The newly restored Jones Bridge which cost around P20 million to complete was a refreshing piece of news after reports of alleged overspending for the Philippines’ hosting of the Southeast Asian Games.
Jones Bridge, once touted as the Queen of Bridges in Manila, spans the Pasig River and connects Binondo and Intramuros.
It underwent its share of wear and tear since it was first built in 1919, thus marking its centennial anniversary this year.
Manila Mayor Francisco “Isko” Moreno and Vice Mayor Dr. Honey Lacuna-Pangan led the inauguration ceremony of the historic bridge last November 25. It was temporarily closed from traffic during the rehabilitation.
LOOK: Manila City Mayor Francisco "Isko Moreno" Domagoso and Vice Mayor Dr. Honey Lacuna-Pangan led the inauguration of…
The city government of Manila reportedly received P20 million from Chinese-Filipino businessmen for this project.
New lampposts in pre-war designs were also placed along the bridge. The project team consulted Jerry Acuzar, the architect behind the historical resort Las Casas Filipinas de Acuzar in Bataan, for it.
Moreover, one of the three historical sculptures called the La Madre Filipina or The Filipina Mother also returned to Jones Bridge, its original location.
Tourism Secretary Bernadette Puyat and Moreno signed a memorandum of agreement for the turnover of the statue from Rizal Park where it was relocated in the 1960s.
The La Madre Filipina sculptures were part of the four-piece work of sculptor-painter Ramon Lazaro Martinez. They once adorned the pillars of the bridge when they were unveiled in 1921.
Moreno cited the bridge’s purpose of connecting two of Manila’s oldest communities.
“One of the challenges of Manila is that it is divided by creeks and rivers and the Jones Bridge symbolizes Manila’s commerce and history. Ang tulay na ito ay nagdurugtong sa dalawang naunang komuninad sa Maynila—ang Binondo at Intramuros,” Moreno said.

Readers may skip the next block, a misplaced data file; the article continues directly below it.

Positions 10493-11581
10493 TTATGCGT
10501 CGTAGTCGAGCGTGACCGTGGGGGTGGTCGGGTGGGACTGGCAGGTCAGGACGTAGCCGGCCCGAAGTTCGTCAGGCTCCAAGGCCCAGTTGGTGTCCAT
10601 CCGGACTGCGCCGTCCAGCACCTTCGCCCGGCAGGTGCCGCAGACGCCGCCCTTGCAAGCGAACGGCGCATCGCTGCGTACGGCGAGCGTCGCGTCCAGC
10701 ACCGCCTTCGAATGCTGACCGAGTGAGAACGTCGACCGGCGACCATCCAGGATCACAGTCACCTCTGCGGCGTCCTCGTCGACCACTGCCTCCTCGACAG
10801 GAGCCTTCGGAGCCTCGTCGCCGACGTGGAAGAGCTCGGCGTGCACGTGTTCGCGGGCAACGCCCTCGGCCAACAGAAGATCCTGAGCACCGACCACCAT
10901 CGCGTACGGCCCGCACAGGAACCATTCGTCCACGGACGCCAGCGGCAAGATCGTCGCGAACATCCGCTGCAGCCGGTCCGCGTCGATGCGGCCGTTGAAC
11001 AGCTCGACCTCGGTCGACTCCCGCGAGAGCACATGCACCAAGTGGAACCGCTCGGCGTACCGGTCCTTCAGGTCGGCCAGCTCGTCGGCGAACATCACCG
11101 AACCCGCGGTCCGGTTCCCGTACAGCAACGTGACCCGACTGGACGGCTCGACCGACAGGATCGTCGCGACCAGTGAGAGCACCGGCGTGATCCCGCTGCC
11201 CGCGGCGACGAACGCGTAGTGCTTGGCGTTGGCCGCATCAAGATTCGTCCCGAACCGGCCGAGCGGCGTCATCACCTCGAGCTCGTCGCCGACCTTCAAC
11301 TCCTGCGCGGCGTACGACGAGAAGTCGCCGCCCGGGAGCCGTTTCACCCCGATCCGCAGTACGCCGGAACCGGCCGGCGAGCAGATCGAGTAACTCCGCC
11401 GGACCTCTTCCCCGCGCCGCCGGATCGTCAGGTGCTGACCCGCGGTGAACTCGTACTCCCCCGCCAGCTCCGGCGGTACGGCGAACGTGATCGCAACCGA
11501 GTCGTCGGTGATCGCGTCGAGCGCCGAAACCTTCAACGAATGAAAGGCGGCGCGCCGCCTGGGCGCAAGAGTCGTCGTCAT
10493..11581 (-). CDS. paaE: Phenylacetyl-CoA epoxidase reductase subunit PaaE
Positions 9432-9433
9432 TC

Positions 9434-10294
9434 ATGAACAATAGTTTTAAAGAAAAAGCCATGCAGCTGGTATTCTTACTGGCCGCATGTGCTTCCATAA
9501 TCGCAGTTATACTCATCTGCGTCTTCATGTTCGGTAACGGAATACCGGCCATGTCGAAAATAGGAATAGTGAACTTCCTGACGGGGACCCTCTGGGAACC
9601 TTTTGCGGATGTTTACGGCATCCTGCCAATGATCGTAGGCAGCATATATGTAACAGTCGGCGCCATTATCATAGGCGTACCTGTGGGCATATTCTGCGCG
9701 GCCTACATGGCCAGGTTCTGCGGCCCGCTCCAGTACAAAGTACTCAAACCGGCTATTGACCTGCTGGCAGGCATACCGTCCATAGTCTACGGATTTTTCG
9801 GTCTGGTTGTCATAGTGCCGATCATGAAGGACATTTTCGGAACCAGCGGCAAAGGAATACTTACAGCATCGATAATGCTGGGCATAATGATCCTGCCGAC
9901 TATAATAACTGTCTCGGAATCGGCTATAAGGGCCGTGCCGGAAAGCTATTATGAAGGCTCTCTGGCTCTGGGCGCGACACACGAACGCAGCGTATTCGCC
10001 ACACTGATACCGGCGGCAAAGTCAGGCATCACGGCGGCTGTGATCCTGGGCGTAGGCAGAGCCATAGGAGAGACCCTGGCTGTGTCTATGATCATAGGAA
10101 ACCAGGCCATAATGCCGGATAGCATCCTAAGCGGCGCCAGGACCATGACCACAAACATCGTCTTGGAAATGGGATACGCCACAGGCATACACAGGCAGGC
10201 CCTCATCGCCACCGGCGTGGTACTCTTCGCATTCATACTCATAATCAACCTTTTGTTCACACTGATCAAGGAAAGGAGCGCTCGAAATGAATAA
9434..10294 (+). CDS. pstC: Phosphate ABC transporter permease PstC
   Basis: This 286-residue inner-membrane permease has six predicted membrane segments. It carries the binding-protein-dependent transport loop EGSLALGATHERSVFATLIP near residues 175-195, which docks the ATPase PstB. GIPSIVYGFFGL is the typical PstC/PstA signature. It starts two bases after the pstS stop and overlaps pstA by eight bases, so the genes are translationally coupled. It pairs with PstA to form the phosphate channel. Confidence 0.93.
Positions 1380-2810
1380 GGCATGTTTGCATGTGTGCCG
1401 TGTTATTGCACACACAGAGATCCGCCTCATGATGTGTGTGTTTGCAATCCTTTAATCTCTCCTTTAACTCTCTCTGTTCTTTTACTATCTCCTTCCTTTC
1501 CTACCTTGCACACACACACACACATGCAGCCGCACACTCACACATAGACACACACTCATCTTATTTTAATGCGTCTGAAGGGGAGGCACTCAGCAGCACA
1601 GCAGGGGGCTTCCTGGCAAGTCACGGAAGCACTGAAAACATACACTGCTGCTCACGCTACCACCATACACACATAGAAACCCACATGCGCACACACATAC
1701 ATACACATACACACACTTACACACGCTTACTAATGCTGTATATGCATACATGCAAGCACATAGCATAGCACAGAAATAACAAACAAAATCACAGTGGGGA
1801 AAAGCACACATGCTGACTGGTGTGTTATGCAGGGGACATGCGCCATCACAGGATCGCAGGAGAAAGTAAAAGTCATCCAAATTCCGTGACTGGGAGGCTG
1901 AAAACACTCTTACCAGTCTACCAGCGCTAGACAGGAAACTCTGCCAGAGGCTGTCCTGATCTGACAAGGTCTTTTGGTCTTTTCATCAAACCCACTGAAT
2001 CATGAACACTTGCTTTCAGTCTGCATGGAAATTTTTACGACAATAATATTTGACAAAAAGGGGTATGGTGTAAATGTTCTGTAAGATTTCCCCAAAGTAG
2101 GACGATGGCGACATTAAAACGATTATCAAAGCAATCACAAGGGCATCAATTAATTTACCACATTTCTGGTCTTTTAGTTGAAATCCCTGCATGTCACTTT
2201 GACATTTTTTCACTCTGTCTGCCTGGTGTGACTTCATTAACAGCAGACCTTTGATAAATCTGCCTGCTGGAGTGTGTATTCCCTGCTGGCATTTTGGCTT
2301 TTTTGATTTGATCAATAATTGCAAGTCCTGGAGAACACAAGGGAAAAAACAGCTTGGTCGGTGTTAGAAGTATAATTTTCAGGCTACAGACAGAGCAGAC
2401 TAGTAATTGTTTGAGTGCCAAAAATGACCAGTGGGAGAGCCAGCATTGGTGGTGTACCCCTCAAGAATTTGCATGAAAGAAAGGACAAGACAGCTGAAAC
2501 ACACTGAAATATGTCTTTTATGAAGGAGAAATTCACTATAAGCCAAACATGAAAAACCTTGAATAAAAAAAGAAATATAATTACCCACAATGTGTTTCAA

Meanwhile, Puyat hoped that the other two La Madre Filipina statues will be allowed to return to their home in the near future.
The other two relics are currently installed at the Court of Appeals compound in Ermita, Manila.
“We appreciate Manileños feeling of nostalgia for Old Manila and I trust that the Court of Appeals and the National Historical Commission of the Philippines will also agree to have the last two original La Madre Filipinas back at the Jones Bridge soon,” Puyat said.
According to an old report from the Bureau of Public Works Bulletin, the La Madre sculptures symbolize democracy, justice, gratitude and progress.
Comments on the restored structure were mostly filled with praises for the efforts of the local government to preserve the capital’s history.
Prior to the Jones Bridge, another infrastructure called the Puenta de España (Bridge of Spain) stood in its place. It was, however, severely damaged by floods during the American occupation.
In 1916, the U.S. government decided to create a new one and commissioned Juan M. Arellano, who also designed the Manila Post Office and the Metropolitan Theater.
This bridge would then be called the William A. Jones Memorial Bridge or Jones Bridge, as a tribute to William Jones and Jones Law, which was enacted to grant the Philippines temporary independence.
It was among the many structures in Manila that were destroyed during World War II and then rebuilt again in 1950.